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Bacterial structure and functions
Bacillus anthracis (Anthrax)
Bacillus cereus (Food poisoning)
Corynebacterium diphtheriae (Diphtheria)
Clostridium botulinum (Botulism)
Clostridium difficile (Pseudomembranous colitis)
Clostridium tetani (Tetanus)
Streptococcus agalactiae (Group B Strep)
Streptococcus pyogenes (Group A Strep)
Bartonella henselae (Cat-scratch disease and Bacillary angiomatosis)
Legionella pneumophila (Legionnaires disease and Pontiac fever)
Salmonella typhi (typhoid fever)
Yersinia pestis (Plague)
Vibrio cholerae (Cholera)
Bordetella pertussis (Whooping cough)
Francisella tularensis (Tularemia)
Haemophilus ducreyi (Chancroid)
Mycobacterium tuberculosis (Tuberculosis)
Mycobacterium avium complex (NORD)
Gardnerella vaginalis (Bacterial vaginosis)
Coxiella burnetii (Q fever)
Ehrlichia and Anaplasma
Rickettsia rickettsii (Rocky Mountain spotted fever) and other Rickettsia species
Borrelia burgdorferi (Lyme disease)
Borrelia species (Relapsing fever)
Treponema pallidum (Syphilis)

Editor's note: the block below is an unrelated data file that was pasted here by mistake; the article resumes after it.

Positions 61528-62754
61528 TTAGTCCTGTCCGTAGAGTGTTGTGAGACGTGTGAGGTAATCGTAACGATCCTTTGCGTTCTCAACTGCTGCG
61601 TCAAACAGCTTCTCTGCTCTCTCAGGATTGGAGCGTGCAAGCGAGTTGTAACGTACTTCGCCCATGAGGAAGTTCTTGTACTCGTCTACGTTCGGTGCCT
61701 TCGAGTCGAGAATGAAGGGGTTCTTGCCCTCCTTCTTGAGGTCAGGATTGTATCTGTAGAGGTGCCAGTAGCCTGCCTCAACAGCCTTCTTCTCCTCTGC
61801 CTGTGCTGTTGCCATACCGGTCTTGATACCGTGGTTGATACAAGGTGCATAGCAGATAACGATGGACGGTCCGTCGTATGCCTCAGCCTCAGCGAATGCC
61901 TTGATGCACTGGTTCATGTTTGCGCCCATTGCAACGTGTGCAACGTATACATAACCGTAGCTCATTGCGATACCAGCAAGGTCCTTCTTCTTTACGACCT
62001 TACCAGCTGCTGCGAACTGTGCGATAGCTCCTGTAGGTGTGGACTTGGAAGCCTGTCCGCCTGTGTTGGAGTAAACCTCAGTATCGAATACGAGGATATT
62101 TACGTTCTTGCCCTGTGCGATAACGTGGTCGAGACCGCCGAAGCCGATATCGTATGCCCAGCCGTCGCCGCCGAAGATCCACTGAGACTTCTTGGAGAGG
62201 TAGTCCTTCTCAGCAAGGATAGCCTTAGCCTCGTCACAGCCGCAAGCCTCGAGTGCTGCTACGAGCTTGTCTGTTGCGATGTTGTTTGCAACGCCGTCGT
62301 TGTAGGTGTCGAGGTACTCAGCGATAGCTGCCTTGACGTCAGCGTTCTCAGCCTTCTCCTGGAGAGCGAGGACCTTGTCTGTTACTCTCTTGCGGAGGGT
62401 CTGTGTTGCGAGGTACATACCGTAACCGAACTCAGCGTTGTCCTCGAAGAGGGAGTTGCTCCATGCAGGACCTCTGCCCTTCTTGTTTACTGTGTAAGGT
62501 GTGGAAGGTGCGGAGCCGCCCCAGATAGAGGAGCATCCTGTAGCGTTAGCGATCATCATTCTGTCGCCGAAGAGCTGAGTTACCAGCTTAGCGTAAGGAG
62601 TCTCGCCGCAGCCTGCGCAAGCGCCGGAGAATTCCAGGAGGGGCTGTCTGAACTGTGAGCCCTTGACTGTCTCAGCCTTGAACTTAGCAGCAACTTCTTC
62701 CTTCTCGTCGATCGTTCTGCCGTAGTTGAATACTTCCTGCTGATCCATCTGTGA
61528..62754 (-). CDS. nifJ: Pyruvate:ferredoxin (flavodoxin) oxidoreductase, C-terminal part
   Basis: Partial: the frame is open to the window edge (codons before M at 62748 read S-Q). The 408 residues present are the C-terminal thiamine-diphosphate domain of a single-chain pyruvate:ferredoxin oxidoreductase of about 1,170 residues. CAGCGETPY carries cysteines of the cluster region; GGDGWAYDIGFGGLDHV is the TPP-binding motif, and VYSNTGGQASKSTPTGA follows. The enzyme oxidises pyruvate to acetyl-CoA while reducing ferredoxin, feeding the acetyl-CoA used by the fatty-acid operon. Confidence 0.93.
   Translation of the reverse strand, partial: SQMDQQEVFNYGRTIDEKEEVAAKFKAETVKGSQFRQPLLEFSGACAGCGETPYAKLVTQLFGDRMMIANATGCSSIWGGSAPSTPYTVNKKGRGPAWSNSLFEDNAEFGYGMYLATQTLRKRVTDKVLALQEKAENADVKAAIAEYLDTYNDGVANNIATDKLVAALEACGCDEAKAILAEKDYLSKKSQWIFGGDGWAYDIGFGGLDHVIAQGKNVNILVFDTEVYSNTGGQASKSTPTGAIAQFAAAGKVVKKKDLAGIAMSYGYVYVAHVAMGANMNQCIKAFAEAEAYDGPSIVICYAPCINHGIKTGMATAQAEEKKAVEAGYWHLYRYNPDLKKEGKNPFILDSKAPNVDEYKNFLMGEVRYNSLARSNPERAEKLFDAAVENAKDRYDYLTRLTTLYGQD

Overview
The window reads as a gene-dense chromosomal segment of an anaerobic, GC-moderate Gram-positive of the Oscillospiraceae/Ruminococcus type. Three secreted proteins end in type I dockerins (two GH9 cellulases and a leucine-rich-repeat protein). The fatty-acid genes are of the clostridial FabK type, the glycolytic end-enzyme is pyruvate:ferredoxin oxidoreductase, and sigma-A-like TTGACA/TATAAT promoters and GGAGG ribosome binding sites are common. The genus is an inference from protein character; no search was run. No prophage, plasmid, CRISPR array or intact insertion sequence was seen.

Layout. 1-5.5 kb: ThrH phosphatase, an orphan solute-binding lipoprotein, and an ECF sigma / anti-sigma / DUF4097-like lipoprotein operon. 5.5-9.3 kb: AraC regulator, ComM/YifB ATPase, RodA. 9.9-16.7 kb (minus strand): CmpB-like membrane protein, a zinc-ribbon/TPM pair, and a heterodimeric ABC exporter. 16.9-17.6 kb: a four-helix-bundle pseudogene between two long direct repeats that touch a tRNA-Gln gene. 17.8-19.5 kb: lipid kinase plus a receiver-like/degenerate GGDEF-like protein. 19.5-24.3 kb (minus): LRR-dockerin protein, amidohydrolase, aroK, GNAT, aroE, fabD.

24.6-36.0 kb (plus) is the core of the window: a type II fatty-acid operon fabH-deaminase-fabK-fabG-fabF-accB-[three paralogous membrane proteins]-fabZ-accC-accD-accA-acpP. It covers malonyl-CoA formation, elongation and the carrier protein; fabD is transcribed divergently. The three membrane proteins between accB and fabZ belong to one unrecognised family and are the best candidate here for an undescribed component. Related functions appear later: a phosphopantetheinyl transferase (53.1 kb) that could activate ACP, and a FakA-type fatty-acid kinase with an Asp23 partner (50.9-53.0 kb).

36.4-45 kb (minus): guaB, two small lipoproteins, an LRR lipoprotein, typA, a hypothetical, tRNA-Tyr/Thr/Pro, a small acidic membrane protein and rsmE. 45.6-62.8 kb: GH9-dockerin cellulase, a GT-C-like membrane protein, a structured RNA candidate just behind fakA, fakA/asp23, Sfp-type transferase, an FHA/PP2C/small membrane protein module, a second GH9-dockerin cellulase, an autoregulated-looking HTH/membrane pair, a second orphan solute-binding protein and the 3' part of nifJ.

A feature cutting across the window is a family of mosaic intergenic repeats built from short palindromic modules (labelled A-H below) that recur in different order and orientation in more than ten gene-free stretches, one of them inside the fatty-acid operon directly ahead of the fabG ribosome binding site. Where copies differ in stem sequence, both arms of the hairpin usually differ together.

0 / 6 complete
0 / 2 complete
bacillary angiomatosis p. 486
granulomatous diseases p. NaN
HIV-positive adults p. 174
Bartonella henselae is a zoonotic bacteria which may cause Cat-scratch disease, or CSD, in humans.
Zoonotic bacteria refers to any bacteria which can be transmitted between animals and people.
Now, Bartonella henselae spreads between cats with the help of a cat flea, called Ctenocephalides felis, which feeds on the blood of an infected cat. Then, it drops its feces, which contain Bartonella henselae, on the cat’s body.
Finally, when the cat grooms or scratches, Bartonella henselae gets on its teeth and claws, and the cat may infect a human by scratching or biting - hence the name, “cat scratch disease”, or “cat scratch fever”.
There’s also bacillary angiomatosis, which is a severe form of cat scratch disease, that develops primarily in immunocompromised individuals.
Now, Bartonella henselae is a gram-negative bacillus, in other words, it's a rod-shaped bacteria that stains red or pink with Gram staining.
This is largely due to the fact that Bartonella henselae has a thin peptidoglycan wall that doesn’t retain crystal violet dye during Gram staining.
Sometimes, though, it doesn’t readily gram stain, so the silver nitrate-based Warthin-Starry stain is used for direct visualization.
Bartonella henselae is a facultative intracellular bacteria, which means that it's adapted to live inside cells to avoid the immune system.
Specifically, it hides inside endothelial cells lining up the interior surface of the blood vessels and lymph vessels.
Once inside the endothelial cell, Bartonella henselae can trigger an increased production of interleukin-10, which suppresses the action of immune cells; and interleukin-8, which promotes endothelial cell proliferation.
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